A large suburban strip mall is seen from above, at an angle. A sidewalk of street-facing retail, including a Shoe Show store, can be seen across a small two-lane circulator roadway.

Redeveloping Beltway Plaza axes townhomes from plans

Several members of Greenbelt’s City Council appear uneasy with major changes to plans for a proposed redevelopment of Beltway Plaza into a mixed-use town center. Conceptual plans already approved by the County originally called for the construction of between 850 and 2,500 apartment units and up to 250 townhomes. Now, those townhomes are gone. As recently as October, when developers submitted preliminary design plans for approval, those townhomes were still in the plans. But in late December 2019, the mall’s owners, Bethesda-based Quantum Cos., submitted revised plans to county officials that removed the townhomes and went all in on the 2,500 multi-family residential units.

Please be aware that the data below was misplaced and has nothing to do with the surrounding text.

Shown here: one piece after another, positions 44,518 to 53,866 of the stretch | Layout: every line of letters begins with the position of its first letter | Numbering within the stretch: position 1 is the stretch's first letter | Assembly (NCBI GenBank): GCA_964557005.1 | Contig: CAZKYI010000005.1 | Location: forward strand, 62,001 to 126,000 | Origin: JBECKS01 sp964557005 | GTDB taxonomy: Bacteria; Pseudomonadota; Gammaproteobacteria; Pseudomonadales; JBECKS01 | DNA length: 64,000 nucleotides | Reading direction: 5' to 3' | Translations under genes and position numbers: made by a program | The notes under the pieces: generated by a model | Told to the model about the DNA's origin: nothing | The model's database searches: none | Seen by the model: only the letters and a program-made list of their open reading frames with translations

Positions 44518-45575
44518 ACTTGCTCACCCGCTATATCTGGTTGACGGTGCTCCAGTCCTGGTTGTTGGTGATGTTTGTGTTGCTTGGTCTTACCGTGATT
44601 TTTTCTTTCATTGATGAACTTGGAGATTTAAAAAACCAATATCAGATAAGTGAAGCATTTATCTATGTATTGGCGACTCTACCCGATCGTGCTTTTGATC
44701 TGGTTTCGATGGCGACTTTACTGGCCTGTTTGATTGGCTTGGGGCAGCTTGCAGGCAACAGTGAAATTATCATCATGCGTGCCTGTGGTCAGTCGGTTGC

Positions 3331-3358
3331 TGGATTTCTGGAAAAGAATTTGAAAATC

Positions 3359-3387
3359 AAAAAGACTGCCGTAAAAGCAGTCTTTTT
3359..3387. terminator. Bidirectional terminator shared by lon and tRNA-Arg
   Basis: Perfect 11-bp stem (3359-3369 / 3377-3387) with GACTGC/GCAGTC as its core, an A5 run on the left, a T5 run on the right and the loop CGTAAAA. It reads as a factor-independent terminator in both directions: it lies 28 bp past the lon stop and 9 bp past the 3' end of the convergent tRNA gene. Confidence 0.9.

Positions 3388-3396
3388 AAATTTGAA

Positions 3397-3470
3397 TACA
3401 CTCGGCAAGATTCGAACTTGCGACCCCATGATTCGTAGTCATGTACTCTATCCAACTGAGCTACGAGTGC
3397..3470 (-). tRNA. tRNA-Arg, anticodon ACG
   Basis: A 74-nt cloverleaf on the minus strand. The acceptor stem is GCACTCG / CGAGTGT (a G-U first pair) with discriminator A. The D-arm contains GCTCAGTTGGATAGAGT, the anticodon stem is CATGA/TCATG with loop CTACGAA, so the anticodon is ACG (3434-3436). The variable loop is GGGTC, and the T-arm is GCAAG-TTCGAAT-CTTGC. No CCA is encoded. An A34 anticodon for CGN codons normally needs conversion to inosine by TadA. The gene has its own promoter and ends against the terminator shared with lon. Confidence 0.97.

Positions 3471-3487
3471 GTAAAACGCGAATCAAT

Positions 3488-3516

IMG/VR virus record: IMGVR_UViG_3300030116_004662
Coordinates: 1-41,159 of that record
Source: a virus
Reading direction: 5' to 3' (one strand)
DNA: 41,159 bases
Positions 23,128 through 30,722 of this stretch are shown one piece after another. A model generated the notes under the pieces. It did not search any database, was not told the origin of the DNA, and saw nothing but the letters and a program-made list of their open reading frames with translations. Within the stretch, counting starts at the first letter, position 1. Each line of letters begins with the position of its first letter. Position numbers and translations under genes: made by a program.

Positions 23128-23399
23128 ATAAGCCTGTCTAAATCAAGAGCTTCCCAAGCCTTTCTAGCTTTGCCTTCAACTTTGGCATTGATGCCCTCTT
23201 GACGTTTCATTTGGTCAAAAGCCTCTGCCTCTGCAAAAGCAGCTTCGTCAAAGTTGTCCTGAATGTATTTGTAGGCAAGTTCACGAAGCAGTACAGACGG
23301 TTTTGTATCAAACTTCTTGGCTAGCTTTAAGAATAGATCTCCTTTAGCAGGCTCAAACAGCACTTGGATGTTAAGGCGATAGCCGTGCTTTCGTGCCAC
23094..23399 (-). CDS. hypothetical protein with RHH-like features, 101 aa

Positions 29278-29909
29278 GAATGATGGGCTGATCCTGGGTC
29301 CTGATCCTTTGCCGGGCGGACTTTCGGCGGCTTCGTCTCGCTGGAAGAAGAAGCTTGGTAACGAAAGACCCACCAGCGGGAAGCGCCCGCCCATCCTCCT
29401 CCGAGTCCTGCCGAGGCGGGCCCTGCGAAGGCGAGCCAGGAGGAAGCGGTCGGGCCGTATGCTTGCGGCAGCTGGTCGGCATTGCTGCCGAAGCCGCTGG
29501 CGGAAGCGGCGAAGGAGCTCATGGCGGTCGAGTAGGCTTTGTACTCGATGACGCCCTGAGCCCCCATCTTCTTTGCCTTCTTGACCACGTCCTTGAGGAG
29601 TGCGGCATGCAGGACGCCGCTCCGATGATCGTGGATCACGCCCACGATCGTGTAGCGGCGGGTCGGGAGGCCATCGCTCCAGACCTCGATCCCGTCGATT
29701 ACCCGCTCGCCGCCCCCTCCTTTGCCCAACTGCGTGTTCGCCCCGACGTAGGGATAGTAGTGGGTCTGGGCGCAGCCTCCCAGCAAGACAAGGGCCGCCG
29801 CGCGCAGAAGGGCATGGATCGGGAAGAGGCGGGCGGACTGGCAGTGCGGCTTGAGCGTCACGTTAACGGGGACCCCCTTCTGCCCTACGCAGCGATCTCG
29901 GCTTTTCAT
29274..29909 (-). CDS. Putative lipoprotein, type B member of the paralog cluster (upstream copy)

Hyattsville might legalize backyard chickens

Hyattsville officials will consider repealing city laws prohibiting residents from raising chickens. At its Jan. 21, 2020, meeting, Hyattsville City Council will consider the aptly-named “Backyard Chicken Act,” which would strike “domestic fowl” and “poultry and game birds” from the list of animals prohibited in the city. 

Roosters, however, will remain banned. 

“Chicken raising is an enjoyable recreational activity that provides a healthy food source, high-quality fertilizer, fosters community building, and, with proper regulations, does not result in unsanitary or noisy conditions,” reads a summary of the legislation, introduced by freshman City Councilor Danny Schaible. But backyard chickens are also outlawed at the County level. Hyattsville’s Backyard Chicken Act, if passed, would not change that.